The young Soviet-born, British jazz and blues singer Katie Melua is an interesting anomaly in the modern music industry. Few of her singles have even grazed the Top 10 in the U.K. singles charts (though she did achieve a number 1 in 2007 with a charity recording of “What a Wonderful World”), and her public profile is nothing like as high as that of, say, Amy Winehouse.
Yet her three album releases so far have reached No. 1, No. 1, and No. 2 respectively; in 2006, she was the U.K.’s biggest-selling female artist, and Europe’s highest-selling European female artist. She seems to be an example of a generational split in the music-buying public, whereby singles are mostly bought by teens and twentysomethings, while albums are mostly bought by an older audience who put a premium on pleasant tunefulness rather than tabloid exposure and sex appeal.
Though for those who prefer exquisite natural beauty to panty-flashing antics, Melua probably has sex appeal to spare:
In terms of personality, as well, the quiet Melua seems like an intriguing paradox. The majority of her songs are so gentle and inoffensive that some critics see her as unbearably safe and bland. Yet she’s been quite frank about her past use of cannabis, has a taste for hang-gliding and bungee-jumping, appeared in a horror segment of the 2007 film Grindhouse, and mentioned the Babyshambles song “F— Forever” as one of her 14 favorite pieces of music in a 2006 article.
In interviews, although she’s polite and articulate, there’s something inescapably enigmatic about her. Her long-time musical collaborator, Mike Batt, has been reported as saying in reference to her taste for high-adrenaline activities that “she enjoys extremes, but in life her emotions are always in check.”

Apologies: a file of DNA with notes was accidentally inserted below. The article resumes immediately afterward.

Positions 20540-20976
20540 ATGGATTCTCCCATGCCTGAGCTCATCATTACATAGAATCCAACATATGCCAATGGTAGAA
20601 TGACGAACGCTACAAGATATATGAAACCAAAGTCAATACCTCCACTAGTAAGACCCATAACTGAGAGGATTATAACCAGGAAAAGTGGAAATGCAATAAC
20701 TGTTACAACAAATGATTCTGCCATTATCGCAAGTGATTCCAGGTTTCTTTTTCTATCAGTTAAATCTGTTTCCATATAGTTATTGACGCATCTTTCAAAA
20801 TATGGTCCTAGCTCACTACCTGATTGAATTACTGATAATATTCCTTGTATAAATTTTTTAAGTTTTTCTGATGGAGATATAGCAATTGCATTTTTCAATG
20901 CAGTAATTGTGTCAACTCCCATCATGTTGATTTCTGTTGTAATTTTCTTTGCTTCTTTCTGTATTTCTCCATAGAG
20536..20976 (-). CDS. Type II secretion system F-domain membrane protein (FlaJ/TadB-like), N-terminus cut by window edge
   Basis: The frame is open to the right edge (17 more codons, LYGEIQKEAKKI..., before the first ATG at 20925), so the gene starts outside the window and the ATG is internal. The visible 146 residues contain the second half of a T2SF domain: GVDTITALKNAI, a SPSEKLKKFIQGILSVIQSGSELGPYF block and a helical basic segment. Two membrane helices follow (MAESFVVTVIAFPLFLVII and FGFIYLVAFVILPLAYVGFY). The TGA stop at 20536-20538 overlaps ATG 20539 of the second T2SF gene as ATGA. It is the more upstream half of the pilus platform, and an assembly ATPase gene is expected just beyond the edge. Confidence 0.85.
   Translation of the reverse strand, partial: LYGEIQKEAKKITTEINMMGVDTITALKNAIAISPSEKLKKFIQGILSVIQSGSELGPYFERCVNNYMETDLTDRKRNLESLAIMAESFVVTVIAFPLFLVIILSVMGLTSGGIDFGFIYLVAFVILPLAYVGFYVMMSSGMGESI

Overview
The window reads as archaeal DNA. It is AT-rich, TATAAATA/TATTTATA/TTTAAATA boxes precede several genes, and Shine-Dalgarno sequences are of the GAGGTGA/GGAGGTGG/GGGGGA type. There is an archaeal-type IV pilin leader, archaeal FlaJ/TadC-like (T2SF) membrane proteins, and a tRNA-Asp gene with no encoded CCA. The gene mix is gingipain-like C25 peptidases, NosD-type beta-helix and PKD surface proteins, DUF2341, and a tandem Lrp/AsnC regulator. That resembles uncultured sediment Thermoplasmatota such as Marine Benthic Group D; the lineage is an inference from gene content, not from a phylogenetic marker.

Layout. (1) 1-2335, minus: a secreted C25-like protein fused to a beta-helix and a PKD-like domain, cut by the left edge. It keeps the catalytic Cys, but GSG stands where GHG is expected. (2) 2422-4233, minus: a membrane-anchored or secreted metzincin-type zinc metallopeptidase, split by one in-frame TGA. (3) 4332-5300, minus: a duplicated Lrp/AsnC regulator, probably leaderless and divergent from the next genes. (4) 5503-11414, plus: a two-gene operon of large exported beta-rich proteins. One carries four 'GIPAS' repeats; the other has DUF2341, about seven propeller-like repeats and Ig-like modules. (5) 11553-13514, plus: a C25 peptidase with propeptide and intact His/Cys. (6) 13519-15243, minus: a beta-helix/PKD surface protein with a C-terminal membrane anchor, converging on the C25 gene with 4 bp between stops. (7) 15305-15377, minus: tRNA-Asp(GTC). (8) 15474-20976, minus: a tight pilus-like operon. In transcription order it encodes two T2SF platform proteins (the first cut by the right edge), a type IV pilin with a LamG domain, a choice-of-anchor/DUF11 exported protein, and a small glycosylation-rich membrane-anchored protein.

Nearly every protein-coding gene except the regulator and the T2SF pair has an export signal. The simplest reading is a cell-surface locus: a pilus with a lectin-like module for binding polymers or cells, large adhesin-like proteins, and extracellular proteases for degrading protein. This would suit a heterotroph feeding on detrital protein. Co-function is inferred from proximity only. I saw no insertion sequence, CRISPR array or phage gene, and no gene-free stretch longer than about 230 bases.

I’ll admit that I have a slightly ambivalent attitude towards her music. Of her singles, my favorite is probably her 2005 release “Nine Million Bicycles,” from her second album, Piece by Piece:
Musically, I think it’s beautiful, but the lyrics, with their perpetual unimaginative return to romance (“I will always be with yoooou”) are not to my personal taste (though the song was actually written by Batt, not Melua, so she can’t be held entirely responsible).
Also beautiful, as well as less predictable, is the Melua-penned “I Cried for You,” also from Piece by Piece. Melua has said that she wrote it after meeting the author of the book Holy Blood, Holy Grail, who put to her his theory that Jesus had a romantic relationship with Mary Magdalene — leading her to think about what Mary’s sufferings would have been as she saw Jesus crucified. Be warned — the video, though not gory, is a bit unsettling:
Melua has been mentioned a couple of times on this website, since a tabloid rumor surfaced in 2006 that she was involved in a relationship with lesbian photographer Lara Bloom. The tabloid in question is notoriously unreliable; Melua’s only on-the-record relationship has been with a man (Luke Pritchard of British band The Kooks, whom she split up with in 2005), and it’s worth noting that there are male references in several of her songs and videos. At the same time, it’s nice to see from this interview that Melua isn’t at pains to deny and distance herself from the lesbian/bisexual claim, even if she refuses to comment on her personal life.
Going back to her second single, “Call Off the Search,” from her album of the same title released in 2005, it’s also nice to see that the video, while featuring Melua with a male love interest, also includes not one but two lesbian couples (one of whom — in a rarity for film or television — actually looks like a lesbian). See 0:51, 02:39 and 02:47:
Finally, if you want to get a sense of the more down-to-earth side of Melua, as opposed to the fragile, ethereal figure she can seem in her videos, there’s this interview with her on the cult U.K. pop music show Popworld from 2005. Discussing her recent acquisition of British citizenship, she holds her own against the acerbic interviewer Miquita Oliver, who asks her to prove her Britishness by identifying Eccles cakes and crumpets.
So to sum up: she’s beautiful, she can sing, and she can hold down a jellied eel. I’ll admit it: I want her to be on our team, whether she really is or not.